Mother’s Pre-Pregnancy Weight Not Linked to Kids’ Behavior Problems

In recent times, there has been research that indicates a link between behavioral problems among kids (including problems with intellectual development, ADHD risk, and other problems with behavior) and the pre-pregnancy weight of the mother, however a new study has indicated to the contrary. A new Dutch-British study found there to be no co-relation between the pre-pregnancy weight and behavioral problems among children.

Researchers found that if any link was seen to exist, this could be explained by other factors such as the fact that overweight women tend to be of lower economic strata and have less education than those women who have normal weight.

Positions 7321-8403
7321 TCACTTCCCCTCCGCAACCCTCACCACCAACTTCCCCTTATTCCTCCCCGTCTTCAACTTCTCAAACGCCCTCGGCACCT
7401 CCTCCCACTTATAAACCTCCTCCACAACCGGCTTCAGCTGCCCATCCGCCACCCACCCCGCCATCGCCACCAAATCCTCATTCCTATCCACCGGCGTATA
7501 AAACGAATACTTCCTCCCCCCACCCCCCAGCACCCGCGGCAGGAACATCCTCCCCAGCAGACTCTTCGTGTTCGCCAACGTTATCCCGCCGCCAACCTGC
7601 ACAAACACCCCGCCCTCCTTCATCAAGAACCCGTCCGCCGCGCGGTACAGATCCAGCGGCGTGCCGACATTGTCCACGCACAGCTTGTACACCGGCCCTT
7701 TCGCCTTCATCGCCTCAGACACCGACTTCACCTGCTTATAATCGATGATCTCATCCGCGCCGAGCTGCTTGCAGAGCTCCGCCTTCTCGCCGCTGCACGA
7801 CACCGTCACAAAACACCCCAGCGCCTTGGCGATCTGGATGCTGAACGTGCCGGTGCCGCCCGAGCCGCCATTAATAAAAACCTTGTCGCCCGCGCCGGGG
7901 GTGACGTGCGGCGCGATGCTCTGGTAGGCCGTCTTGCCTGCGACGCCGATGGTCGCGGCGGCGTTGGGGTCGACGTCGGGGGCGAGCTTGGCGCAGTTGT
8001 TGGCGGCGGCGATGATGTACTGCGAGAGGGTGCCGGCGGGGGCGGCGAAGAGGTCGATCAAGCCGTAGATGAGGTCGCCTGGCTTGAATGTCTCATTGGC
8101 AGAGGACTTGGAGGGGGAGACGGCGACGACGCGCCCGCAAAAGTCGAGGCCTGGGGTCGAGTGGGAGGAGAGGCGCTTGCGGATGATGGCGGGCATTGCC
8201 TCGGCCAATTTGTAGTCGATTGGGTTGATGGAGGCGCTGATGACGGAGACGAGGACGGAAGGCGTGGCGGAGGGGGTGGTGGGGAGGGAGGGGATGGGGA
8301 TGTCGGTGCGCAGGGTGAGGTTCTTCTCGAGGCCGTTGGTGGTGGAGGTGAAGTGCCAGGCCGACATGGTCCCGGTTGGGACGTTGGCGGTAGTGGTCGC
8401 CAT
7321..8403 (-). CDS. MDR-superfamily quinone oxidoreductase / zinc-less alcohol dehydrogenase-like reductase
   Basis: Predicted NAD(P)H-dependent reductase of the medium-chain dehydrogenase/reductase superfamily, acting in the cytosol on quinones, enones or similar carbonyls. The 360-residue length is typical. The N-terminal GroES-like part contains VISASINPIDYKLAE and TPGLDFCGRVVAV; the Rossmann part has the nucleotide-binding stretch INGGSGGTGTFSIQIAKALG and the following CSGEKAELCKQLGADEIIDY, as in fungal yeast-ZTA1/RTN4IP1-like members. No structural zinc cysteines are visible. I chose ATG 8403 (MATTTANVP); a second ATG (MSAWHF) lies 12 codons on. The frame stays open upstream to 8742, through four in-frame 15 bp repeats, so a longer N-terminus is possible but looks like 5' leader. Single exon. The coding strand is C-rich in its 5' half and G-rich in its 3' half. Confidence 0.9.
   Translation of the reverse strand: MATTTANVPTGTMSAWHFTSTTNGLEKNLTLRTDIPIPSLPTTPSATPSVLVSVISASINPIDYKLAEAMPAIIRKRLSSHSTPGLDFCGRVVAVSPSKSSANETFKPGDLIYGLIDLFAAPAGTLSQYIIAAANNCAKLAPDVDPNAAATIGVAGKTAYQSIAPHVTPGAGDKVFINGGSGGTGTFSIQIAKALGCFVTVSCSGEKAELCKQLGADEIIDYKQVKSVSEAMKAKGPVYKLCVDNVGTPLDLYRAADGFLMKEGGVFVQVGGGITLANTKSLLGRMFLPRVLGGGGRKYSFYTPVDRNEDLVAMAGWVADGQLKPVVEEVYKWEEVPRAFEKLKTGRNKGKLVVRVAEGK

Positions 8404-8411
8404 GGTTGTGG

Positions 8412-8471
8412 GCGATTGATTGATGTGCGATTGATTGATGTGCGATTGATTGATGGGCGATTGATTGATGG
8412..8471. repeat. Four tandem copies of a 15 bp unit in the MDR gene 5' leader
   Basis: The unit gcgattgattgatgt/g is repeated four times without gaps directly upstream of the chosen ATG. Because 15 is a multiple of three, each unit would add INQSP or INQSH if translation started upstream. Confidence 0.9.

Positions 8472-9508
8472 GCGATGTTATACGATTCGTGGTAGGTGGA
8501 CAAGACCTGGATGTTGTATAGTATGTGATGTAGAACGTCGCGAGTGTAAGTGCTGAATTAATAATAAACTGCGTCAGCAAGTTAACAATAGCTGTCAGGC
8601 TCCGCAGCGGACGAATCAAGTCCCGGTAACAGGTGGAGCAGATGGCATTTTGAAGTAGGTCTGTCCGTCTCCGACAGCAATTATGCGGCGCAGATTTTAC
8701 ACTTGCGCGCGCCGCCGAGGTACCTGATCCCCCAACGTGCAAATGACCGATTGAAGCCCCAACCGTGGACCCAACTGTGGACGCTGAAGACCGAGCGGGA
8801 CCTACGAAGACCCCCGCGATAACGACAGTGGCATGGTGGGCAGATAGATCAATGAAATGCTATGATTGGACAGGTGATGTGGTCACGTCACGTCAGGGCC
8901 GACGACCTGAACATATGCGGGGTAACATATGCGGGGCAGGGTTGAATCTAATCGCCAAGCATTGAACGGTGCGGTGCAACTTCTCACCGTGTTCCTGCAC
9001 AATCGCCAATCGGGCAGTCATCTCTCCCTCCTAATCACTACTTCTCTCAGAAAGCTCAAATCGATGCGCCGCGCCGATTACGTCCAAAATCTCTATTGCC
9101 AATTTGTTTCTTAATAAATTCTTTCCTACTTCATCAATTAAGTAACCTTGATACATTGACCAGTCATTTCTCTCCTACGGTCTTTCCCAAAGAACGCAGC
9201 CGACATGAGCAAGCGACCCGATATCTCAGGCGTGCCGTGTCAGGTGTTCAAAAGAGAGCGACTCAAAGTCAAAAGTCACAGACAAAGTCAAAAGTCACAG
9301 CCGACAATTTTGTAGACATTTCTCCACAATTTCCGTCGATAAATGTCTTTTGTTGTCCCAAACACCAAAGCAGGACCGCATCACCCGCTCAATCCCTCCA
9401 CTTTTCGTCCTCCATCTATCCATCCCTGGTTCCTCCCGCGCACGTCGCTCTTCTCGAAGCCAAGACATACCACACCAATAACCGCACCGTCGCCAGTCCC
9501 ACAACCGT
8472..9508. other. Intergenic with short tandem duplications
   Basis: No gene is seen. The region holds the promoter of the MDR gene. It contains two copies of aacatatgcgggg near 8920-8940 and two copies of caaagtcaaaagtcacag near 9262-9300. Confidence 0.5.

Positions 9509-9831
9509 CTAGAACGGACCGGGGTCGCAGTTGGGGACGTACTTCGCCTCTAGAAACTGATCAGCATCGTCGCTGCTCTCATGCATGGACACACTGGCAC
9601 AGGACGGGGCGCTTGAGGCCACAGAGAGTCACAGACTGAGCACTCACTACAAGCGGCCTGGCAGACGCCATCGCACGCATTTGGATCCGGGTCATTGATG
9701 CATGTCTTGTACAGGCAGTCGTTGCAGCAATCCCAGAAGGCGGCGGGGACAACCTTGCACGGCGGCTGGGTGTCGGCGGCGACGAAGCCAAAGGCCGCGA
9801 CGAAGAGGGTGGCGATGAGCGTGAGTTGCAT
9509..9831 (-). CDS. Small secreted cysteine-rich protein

This new study finds that it is not the mother’s extra pounds that affect fetal development or cognitive skills of the children or their behavior, as other research has sought to suggest.

There are still plenty of reasons for women to be of normal weight when they get pregnant – there are fewer complication risks for mother and baby alike.

There is lowered risk of preeclampsia, gestational diabetes, having to undergo a C section and so on. Equally there is a better chance of the baby being born of normal weight.

If women are already overweight at the time they conceive, there is reason to keep weight gain to a minimum.


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